Early on, virtually every letter ends with Bob telling Cynthia how much he loves and misses her and reminding her to “kiss little Janie for me.” And then, after he and Cynthia rendezvoused for a 36-hour liberty in Boston, along came Susan… 

“Well, honey, I’m going to close for now as it’s getting late. I love you darling so much that it’s become a mania with me. You and the children are in my thoughts all the time and it’s impossible to tell you how much the three of you are missed. Take good care of all of you and kiss Janie and Sue for me. So long for now…

“The boys are getting nervous here. There must be about 25 planes taking off from Quonset. They just skim over the barracks and what a racket! I hope they don’t misjudge a little.” 

From 1944 into 1945, Bob hopscotched across the South Pacific, ending up on Okinawa in the weeks before Japan agreed to surrender in August of 1945.

He spent his share of time in a foxhole, but never had to shoot anyone (at least he never wrote or talked about it) and never was wounded in action.

His last letter was dated Nov. 1, 1945.

“Well, honey, it’s finally happened and I’m really excited. Frame this for it should be the last letter you’ll receive from me while I’m in the service. They just called my name over the loudspeaker and I’m leaving at ten-fifteen this morning. … I’ve got to get everything packed and there’s not too much time. That’s one boat I don’t want to miss!” 

The letters, now so old that the Air Mail stamps have fallen off the envelopes, would still be in the old suitcase if Cynthia hadn’t realized last spring that they posed a bit of a dilemma.

On the one hand, she wanted to share them with her children. She thought they would give them a deeper understanding of their father, who came home, worked for 35 years as a repairman for New England Telephone and never wrote another letter in his long, happy life.

But on the other hand, Cynthia knew some of her husband’s words were written, well, for her eyes only. And even after she’s gone, she didn’t want anyone pawing through the more intimate details of her and Bob’s early years.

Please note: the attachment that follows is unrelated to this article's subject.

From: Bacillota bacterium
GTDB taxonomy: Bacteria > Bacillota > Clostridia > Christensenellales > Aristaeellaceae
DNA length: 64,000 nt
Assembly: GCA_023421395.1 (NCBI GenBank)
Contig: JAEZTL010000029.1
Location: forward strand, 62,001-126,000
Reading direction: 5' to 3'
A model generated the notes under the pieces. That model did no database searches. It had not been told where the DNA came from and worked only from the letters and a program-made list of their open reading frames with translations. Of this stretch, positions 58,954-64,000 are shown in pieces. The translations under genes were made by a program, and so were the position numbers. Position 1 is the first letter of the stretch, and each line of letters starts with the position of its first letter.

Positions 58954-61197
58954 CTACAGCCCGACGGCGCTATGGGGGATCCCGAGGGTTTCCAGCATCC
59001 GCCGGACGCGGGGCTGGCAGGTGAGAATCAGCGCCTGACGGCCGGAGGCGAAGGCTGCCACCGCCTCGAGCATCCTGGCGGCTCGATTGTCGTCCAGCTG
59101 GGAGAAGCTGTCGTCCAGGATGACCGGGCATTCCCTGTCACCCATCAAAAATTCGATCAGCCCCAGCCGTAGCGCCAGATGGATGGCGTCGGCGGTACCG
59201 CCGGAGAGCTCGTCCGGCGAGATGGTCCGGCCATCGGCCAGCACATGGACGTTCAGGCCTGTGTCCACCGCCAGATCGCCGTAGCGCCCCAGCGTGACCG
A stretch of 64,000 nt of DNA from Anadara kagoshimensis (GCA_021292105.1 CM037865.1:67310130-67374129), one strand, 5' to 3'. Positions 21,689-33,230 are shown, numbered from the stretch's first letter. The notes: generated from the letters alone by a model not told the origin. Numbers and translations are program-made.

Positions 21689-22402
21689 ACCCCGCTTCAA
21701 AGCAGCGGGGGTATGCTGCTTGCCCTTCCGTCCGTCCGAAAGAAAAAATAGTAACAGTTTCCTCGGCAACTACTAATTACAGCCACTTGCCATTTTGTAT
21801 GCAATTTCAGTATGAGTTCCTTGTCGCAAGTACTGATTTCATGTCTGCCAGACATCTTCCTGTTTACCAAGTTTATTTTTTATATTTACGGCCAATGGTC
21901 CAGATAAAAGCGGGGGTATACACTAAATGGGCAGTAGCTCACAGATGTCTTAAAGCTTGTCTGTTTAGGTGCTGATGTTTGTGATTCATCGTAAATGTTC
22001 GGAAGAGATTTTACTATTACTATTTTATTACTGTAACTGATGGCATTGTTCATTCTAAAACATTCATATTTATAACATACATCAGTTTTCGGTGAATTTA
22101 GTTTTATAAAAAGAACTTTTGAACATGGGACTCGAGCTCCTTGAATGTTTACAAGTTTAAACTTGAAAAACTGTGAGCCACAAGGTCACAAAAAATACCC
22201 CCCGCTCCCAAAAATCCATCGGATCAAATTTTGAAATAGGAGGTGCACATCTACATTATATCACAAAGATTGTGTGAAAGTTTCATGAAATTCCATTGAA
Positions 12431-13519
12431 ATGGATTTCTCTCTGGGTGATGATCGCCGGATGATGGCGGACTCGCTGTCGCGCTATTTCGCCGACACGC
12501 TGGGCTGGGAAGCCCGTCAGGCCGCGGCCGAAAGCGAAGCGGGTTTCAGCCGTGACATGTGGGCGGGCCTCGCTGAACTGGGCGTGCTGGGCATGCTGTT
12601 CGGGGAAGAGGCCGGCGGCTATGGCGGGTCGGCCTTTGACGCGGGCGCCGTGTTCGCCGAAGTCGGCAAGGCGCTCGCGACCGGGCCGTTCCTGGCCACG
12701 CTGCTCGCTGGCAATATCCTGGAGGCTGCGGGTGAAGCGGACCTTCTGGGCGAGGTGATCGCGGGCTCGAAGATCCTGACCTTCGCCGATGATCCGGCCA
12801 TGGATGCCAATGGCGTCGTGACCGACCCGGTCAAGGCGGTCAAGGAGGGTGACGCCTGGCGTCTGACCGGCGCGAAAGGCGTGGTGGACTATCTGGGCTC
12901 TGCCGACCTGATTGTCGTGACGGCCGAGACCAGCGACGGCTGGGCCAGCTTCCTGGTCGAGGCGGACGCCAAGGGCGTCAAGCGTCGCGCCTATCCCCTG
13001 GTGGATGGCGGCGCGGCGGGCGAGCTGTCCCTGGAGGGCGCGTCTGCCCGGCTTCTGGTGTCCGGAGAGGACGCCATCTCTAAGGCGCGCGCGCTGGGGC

So last March, she picked up the first letter, opened an e-mail file and started typing.

And whenever she got to something that was between her and Bob, she simply inserted the phrase “private moment” and resumed after things cooled down a bit.

“If you don’t want me to send these letters to you, just let me know,” Cynthia wrote atop the first installment to Jane, Sue, Cindy, Bob Jr., and her two other daughters, Judy French-Lowy, 62, and Mary Dulik, 50.

Don’t want her to send them? Was she kidding?

“How many people get to read this kind of detail, a narrative that is going to lead up to the time you were conceived and carry through the time you were born?” said Sue, who was 18 months old before her father finally laid eyes on her. “It’s gripping and it’s powerful for me.”

Ditto for the four younger children, all born after Bob returned home.

“For those of us who weren’t part of this on paper, it’s still our history,” Cindy said. “It’s the history of our parents and their love, which ultimately created all of us. And we’ve been blessed to have been brought up in that.”

But it’s no longer just the kids, mind you, who log on each day hoping for the next installment of “World War II as seen by Shipfitter 2nd Class Bob Footer.”

The e-mail chain now includes grandchildren, great-grandchildren, extended family, friends, friends of friends…and it continues to grow by the day.

Recently, Cynthia got a phone call from an agitated daughter Mary in Pennsylvania.

“Why didn’t you write him?” demanded Mary, who’d just finished her father’s latest letter.

“What?” asked a befuddled Cynthia.

“You didn’t write to Daddy for two days — and now he’s so lonely!” Mary said.

It’s not the first time the past has morphed seamlessly into the present.

“We all know the ending, we know what happened,” explained Cindy. “But we still can’t wait to see what happens next.”

“It’s like our daily fix,” Jane added.

Which leads to another problem for Cynthia: Even if she manages to transcribe one letter per day, she fears she won’t have enough time left to pre-screen and transcribe every one before she rejoins Bob in the hereafter.

Still, it’s too late to stop. Thanks to Bob and his way with words, Cynthia now has a hungry audience to feed.

And besides, something happens when she sits down each evening, opens yet another envelope, carefully unfolds yet another letter, and loses herself in her husband’s prose.

“I can hear him,” Cynthia said, gazing at the stacks of yellowed envelopes.

“It’s like I’m going back in time.”

Columnist Bill Nemitz can be contacted at 791-6323 or at: